What Can We Do To Measure Business Value?

I recently gave a webinar about measuring an agile team’s performance using metrics. There are a number of ways to do this, some of which I’ve discussed before, but there are big questions we need to answer related to business value. How can we measure business value? Individual user stories convey some information about business value, but what should we be looking to really determine the value a team or team of teams is delivering?

What Is Business Value?

User Story Card
User Story Card

We often look at a form of business value from the user story perspective. In the prototypical user story, we use the format seen to the left.

The business value of a story gives the team context for why they’re doing the work. But it doesn’t really tell us whether there’s any particular return on investment (ROI) that we will achieve from that work. And there may be opportunities that are made available from doing that work. And it may reduce our risk in some areas.

In a broader sense, though, business value is something that matters to our businesses and enterprises. When we consider business cases for creating a product, we examine very large chunks of work. Delivering a user story may not have a substantial level of visibility for our business owners.

What Are Our Choices?

If user stories are too low-level, we need to look at larger chunks of functionality to measure business value. As an example, the Scaled Agile Framework (SAFe) does this during PI Planning. We ask our business stakeholders to estimate the value of a team’s objectives for the program increment (or PI). Each team converts the features and stories for the PI into plain language objectives. The business then rates those on a scale of one to ten with one being the least valuable and ten being the most valuable.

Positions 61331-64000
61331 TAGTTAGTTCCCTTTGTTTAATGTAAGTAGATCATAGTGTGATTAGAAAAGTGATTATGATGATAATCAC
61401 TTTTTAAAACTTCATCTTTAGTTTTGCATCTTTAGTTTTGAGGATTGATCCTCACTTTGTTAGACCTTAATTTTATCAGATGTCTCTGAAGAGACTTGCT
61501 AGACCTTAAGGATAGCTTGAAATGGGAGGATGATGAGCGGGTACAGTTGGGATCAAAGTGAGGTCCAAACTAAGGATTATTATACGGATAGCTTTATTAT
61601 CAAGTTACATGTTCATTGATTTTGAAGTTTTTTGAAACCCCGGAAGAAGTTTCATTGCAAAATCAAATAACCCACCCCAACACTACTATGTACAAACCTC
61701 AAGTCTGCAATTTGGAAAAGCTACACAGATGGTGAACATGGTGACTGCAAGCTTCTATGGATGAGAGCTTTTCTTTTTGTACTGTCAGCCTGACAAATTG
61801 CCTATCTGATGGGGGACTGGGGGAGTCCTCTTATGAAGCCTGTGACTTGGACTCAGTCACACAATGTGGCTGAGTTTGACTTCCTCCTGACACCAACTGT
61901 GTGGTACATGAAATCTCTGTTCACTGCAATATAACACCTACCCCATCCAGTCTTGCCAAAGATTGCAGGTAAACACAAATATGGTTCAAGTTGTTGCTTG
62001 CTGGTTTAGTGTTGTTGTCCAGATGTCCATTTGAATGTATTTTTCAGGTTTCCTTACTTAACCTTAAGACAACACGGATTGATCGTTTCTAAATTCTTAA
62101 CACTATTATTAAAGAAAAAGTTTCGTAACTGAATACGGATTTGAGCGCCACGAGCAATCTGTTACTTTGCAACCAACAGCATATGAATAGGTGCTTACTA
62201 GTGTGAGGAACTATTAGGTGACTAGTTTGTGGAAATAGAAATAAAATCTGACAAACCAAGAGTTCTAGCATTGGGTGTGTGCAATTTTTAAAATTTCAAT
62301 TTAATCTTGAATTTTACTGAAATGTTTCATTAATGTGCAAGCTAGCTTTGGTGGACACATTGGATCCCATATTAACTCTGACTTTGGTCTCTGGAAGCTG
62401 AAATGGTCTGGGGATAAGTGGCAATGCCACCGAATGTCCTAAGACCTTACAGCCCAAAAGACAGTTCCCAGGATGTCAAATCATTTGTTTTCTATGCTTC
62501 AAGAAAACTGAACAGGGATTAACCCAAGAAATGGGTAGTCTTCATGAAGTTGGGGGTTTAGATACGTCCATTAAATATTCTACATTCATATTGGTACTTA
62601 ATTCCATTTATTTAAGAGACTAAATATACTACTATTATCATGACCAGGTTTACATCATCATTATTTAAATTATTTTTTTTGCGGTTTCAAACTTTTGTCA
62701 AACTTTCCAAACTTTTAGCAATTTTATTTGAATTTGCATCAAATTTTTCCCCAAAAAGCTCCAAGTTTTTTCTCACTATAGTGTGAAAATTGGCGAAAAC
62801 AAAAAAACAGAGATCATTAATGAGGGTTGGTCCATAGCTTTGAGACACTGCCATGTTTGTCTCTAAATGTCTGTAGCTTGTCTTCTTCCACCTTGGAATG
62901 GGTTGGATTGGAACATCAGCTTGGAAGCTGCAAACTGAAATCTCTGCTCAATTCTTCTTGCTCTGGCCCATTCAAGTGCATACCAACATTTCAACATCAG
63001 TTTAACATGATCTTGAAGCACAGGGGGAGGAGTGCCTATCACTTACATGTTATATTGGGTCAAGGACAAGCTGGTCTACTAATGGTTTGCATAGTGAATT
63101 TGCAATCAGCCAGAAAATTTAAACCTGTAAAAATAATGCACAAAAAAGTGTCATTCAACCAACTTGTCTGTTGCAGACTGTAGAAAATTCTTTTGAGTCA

Program Predictability Metrics
Program Predictability Metrics

After we finish the PI, the business owners then rate how much of the original estimated value was actually delivered. We can use some metrics to determine how well we’re performing as a team and as a team of teams (in SAFe parlance, an Agile Release Train or ART). If for some reason, we deliver very little value versus what was estimated, we can examine the reasons behind that and make adjustments in future sprints and PIs. And we can track our performance over time through a predictability chart (shown right). You can read more about how SAFe does this here.

Closing Thoughts

Measuring team performance isn’t quite as straightforward as we’d like to think. And measuring business value is far more complicated than measuring team performance. It’s important that we consider this principle from the Agile Manifesto:

Business people and developers must work together daily throughout the project.

It’s only by working together and focusing on those items that have the most value to the business, both at the story level and higher, that we can deliver what our business needs. SAFe doesn’t provide the only technique for doing this, but it is a good starting point. I’ll be writing more on this topic in the future as it is a critical component that is very poorly understood, even by longtime agilists.

Feliz entrenamiento, mis amigos! (Happy coaching, my friends!)


Have questions?

Bill DeVoe